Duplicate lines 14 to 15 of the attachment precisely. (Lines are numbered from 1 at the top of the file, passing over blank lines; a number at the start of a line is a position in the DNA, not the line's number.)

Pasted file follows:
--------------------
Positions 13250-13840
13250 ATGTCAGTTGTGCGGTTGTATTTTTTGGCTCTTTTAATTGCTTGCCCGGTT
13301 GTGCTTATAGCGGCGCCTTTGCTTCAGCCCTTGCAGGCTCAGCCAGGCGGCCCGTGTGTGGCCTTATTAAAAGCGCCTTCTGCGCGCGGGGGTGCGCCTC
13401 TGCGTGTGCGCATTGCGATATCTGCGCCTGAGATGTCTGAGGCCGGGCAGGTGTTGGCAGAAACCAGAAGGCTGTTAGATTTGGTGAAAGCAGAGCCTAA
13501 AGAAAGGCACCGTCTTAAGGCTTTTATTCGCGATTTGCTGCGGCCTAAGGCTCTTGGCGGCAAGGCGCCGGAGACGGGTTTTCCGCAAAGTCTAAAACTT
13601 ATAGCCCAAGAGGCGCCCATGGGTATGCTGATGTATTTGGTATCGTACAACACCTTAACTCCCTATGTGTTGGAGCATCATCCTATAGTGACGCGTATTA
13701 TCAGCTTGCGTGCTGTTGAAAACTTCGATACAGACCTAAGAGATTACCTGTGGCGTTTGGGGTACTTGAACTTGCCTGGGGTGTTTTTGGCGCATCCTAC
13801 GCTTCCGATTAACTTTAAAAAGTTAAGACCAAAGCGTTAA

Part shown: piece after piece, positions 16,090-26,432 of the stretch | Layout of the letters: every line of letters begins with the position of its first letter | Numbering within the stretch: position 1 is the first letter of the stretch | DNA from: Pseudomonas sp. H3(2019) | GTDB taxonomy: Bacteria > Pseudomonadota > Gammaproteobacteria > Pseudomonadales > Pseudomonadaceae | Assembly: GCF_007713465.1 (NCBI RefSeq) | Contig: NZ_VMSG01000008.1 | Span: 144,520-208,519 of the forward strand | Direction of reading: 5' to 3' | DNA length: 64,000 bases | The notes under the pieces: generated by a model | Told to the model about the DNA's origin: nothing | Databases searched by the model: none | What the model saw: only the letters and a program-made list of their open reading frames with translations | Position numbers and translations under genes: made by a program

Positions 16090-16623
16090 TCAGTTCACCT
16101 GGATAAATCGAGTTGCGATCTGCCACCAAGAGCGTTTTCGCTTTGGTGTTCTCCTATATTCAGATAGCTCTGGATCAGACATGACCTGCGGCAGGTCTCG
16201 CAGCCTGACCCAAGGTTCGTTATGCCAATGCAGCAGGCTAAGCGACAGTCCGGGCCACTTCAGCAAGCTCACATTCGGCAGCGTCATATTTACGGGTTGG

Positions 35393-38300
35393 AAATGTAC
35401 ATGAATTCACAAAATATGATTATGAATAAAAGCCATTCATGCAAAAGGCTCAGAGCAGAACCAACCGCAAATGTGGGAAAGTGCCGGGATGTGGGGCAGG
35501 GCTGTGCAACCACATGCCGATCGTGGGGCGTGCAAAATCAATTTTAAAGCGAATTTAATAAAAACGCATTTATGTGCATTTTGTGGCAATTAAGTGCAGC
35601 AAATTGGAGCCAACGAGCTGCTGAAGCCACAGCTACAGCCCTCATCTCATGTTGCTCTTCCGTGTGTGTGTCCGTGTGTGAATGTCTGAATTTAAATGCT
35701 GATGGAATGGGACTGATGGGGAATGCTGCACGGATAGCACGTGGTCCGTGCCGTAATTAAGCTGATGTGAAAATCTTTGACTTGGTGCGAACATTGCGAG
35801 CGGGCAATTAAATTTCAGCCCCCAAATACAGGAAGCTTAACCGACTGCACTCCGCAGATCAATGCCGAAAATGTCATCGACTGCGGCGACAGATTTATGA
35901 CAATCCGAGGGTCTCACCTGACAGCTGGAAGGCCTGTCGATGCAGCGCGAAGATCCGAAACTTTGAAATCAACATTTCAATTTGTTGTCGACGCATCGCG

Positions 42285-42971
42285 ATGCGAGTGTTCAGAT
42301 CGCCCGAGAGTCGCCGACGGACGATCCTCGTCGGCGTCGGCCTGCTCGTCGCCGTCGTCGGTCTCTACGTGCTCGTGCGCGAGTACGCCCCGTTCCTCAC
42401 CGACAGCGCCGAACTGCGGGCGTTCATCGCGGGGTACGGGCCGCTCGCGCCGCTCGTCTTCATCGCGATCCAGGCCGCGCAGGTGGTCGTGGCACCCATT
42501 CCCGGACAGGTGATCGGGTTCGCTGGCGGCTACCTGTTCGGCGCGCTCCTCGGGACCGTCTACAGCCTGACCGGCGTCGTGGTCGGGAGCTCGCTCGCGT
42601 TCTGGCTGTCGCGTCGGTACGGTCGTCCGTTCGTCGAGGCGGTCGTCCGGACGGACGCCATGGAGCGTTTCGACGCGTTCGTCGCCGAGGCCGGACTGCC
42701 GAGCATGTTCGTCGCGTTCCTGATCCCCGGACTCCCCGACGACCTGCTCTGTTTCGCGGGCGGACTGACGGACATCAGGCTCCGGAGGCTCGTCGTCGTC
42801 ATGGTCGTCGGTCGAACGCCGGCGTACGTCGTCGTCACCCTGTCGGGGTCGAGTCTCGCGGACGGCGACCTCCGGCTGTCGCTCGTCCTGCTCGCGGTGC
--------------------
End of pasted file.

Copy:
Positions 35393-38300
35393 AAATGTAC